• Severe weakness in muscles of your arm, lower leg or buttocks
  • Pain that spreads into your buttocks or legs

If you are having problems with your bowels or bladder, or the pain is so bad that strong pain medicines do not help, you will probably have surgery right away.

Risks

Risks for anesthesia and surgery in general are:

  • Reactions to medicines
  • Breathing problems
  • Bleeding, blood clots, infection

Risks for this surgery are:

  • Damage to the nerves that come out of the spine, causing weakness or pain that does not go away
  • Your back pain does not get better, or pain comes back later
  • Pain after surgery, if all the disk fragments are not removed
  • Spinal fluid may leak and cause headaches
  • The disk may bulge out again
  • Spine may become more unstable and require more surgery
  • Infection that may require antibiotics, a longer hospital stay, or more surgery

Before the Procedure

Tell your health care provider what medicines you are taking, even medicines, supplements, or herbs you bought without a prescription.

During the days before the surgery:

  • Prepare your home for when you come back from the hospital.
  • If you are a smoker, you need to stop. Your recovery will be slower and possibly not as good if you continue to smoke. Ask your provider for help.
  • Two weeks before surgery, you may be asked to stop taking medicines that make it harder for your blood to clot. These include aspirin, ibuprofen (Advil, Motrin), naproxen (Aleve, Naprosyn), and other medicines like these.
  • If you have diabetes, heart disease, or other medical problems, your surgeon will ask you to see the doctors who treat you for those conditions.
  • Talk with your provider if you have been drinking a lot of alcohol.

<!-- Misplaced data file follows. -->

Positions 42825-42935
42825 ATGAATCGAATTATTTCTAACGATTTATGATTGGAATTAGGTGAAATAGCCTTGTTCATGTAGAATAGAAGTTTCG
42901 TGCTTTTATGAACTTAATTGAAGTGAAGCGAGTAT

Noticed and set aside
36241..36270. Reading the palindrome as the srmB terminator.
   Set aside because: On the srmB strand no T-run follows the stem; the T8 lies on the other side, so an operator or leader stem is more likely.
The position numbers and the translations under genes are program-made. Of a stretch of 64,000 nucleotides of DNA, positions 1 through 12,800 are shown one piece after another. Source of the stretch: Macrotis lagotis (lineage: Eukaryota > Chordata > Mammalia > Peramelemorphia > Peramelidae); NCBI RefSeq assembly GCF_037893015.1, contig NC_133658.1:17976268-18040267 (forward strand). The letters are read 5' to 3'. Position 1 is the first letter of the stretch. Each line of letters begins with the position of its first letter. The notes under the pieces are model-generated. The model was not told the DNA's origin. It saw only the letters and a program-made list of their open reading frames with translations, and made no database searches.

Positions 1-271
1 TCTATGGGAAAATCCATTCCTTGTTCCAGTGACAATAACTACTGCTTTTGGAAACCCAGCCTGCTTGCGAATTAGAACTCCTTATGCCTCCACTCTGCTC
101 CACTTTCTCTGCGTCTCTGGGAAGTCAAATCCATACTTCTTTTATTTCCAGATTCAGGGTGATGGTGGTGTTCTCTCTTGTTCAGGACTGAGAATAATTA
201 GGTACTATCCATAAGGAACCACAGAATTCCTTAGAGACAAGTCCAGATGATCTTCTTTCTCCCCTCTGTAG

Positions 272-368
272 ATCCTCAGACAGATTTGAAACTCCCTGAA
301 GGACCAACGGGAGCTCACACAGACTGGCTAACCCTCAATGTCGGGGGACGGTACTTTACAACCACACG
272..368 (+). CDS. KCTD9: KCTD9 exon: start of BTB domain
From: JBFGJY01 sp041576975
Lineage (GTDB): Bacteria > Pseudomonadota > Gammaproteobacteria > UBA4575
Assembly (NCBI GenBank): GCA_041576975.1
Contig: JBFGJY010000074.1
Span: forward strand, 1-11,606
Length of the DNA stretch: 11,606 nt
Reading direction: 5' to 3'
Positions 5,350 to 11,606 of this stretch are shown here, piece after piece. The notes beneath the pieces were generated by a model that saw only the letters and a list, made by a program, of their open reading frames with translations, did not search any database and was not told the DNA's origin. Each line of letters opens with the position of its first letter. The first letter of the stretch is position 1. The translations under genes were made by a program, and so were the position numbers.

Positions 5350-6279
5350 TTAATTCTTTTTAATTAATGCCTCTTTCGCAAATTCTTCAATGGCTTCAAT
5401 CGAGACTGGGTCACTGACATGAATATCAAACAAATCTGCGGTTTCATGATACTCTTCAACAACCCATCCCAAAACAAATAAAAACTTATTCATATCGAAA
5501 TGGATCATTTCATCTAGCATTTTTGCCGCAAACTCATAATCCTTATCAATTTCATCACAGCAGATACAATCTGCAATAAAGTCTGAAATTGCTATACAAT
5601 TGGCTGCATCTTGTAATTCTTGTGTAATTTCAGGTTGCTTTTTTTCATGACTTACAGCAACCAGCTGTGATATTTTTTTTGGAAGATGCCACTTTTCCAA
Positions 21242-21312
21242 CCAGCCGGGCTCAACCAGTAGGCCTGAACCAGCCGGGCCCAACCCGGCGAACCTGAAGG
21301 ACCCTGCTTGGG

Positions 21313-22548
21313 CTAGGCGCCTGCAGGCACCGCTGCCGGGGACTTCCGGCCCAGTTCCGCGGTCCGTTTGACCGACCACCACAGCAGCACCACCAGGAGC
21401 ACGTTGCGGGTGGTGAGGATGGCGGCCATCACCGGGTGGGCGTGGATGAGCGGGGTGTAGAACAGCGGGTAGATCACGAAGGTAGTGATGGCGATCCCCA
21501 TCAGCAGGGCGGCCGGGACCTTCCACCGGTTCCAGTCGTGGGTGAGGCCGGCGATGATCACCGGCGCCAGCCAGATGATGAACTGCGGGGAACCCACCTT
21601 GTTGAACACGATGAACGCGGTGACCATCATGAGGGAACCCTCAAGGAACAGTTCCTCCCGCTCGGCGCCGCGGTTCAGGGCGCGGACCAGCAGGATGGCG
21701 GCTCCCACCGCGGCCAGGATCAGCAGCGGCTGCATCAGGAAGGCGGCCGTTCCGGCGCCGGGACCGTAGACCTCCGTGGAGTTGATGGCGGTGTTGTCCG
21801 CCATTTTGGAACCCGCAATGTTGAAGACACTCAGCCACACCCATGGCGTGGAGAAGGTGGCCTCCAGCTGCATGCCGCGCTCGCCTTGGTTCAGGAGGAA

• Ask your provider which medicines you should still take on the day of the surgery.
  • Always let your provider know about any cold, flu, fever, herpes breakout, or other illnesses you may have.
  • You may want to visit the physical therapist to learn some exercises to do before surgery and to practice using crutches.

On the day of the surgery:

  • Follow instructions about when to stop eating and drinking.
  • Take the medicines your provider told you to take with a small sip of water.
  • Bring your cane, walker, or wheelchair if you have one already. Also bring shoes with flat, nonskid soles.
  • Follow instructions about when to arrive at the hospital. Arrive on time.

After the Procedure

Your provider will ask you to get up and walk around as soon as your anesthesia wears off. Most people go home the day of surgery. DO NOT drive yourself home.

Follow instructions about how to care for yourself at home.

Outlook (Prognosis)

Most people have pain relief and can move better after surgery. Numbness and tingling should get better or disappear. Your pain, numbness, or weakness may not get better or go away if you had nerve damage before surgery, or if you have symptoms caused by other spinal conditions.